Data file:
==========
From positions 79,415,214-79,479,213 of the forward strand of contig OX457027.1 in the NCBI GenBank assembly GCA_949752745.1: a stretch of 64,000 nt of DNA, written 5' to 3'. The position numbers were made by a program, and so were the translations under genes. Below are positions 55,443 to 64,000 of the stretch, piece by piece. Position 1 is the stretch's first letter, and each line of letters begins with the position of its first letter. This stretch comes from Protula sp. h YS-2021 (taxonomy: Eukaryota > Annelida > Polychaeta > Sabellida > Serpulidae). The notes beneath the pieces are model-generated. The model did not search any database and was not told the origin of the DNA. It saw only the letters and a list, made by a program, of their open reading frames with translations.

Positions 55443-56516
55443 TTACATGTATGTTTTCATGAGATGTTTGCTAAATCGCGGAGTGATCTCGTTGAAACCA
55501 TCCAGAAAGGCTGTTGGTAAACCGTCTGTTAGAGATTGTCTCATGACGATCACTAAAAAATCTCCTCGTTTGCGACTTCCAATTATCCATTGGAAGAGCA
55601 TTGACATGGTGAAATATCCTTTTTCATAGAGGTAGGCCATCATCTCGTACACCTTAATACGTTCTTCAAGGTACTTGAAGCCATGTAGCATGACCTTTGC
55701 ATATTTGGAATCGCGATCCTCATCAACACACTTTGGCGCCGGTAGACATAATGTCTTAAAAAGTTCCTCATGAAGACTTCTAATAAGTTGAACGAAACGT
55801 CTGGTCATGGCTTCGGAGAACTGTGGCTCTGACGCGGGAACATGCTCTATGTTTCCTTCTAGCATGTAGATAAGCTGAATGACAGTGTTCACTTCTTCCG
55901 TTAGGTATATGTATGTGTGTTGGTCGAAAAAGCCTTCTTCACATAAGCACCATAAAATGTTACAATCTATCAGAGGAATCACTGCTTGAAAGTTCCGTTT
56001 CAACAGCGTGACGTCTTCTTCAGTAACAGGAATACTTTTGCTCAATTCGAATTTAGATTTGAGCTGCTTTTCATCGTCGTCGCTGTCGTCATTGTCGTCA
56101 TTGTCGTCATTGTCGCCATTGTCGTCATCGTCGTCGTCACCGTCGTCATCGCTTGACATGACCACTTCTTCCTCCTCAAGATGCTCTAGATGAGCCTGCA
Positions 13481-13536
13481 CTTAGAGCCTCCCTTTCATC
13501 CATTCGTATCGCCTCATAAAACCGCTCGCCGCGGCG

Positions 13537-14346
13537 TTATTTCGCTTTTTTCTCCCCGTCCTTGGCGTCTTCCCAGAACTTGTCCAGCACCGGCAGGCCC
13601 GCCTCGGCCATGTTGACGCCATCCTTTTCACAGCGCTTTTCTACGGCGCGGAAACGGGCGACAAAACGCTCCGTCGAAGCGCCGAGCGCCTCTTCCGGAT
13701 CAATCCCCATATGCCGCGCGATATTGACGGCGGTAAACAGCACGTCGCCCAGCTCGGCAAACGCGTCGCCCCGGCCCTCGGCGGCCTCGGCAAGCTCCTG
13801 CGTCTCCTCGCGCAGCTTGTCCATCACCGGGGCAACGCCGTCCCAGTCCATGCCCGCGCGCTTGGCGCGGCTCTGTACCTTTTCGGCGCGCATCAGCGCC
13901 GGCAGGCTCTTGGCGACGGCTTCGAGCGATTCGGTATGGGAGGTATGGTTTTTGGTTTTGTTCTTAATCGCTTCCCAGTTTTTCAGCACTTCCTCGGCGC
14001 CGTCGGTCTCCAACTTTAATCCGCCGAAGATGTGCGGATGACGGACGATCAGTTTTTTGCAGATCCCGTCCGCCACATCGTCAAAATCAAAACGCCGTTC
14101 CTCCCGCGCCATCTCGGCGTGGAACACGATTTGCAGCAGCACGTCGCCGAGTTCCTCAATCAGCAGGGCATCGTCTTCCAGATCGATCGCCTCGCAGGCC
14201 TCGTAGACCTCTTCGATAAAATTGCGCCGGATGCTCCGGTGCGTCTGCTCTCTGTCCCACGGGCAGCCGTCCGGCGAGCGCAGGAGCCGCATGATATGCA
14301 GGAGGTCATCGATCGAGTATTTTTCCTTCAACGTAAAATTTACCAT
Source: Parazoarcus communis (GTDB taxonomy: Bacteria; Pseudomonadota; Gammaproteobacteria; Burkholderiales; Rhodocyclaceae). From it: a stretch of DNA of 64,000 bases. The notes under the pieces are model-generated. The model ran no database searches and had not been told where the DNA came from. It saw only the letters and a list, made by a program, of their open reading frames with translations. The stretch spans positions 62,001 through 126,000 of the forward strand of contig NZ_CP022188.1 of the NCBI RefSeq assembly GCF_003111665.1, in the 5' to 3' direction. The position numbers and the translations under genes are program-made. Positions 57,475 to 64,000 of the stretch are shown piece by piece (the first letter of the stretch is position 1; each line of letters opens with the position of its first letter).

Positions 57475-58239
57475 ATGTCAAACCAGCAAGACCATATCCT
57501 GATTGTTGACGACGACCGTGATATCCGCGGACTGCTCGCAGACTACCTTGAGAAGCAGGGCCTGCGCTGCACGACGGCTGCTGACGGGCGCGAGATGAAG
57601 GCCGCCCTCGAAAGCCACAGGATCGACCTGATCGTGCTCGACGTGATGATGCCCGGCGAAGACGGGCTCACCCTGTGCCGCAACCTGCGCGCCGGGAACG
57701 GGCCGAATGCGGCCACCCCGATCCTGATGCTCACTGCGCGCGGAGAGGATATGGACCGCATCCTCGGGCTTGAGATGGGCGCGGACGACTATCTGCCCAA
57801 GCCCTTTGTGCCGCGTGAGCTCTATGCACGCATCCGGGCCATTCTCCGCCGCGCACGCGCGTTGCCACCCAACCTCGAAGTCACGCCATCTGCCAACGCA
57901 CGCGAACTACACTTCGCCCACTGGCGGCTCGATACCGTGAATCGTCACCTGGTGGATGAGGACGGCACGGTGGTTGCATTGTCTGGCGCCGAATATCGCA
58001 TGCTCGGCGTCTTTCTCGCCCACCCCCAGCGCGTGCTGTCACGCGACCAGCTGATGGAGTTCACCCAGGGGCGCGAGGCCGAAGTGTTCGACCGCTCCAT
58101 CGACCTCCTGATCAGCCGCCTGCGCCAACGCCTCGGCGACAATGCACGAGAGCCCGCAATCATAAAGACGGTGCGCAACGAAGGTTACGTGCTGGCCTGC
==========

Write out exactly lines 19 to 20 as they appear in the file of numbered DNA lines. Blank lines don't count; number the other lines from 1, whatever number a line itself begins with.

13901 GGCAGGCTCTTGGCGACGGCTTCGAGCGATTCGGTATGGGAGGTATGGTTTTTGGTTTTGTTCTTAATCGCTTCCCAGTTTTTCAGCACTTCCTCGGCGC
14001 CGTCGGTCTCCAACTTTAATCCGCCGAAGATGTGCGGATGACGGACGATCAGTTTTTTGCAGATCCCGTCCGCCACATCGTCAAAATCAAAACGCCGTTC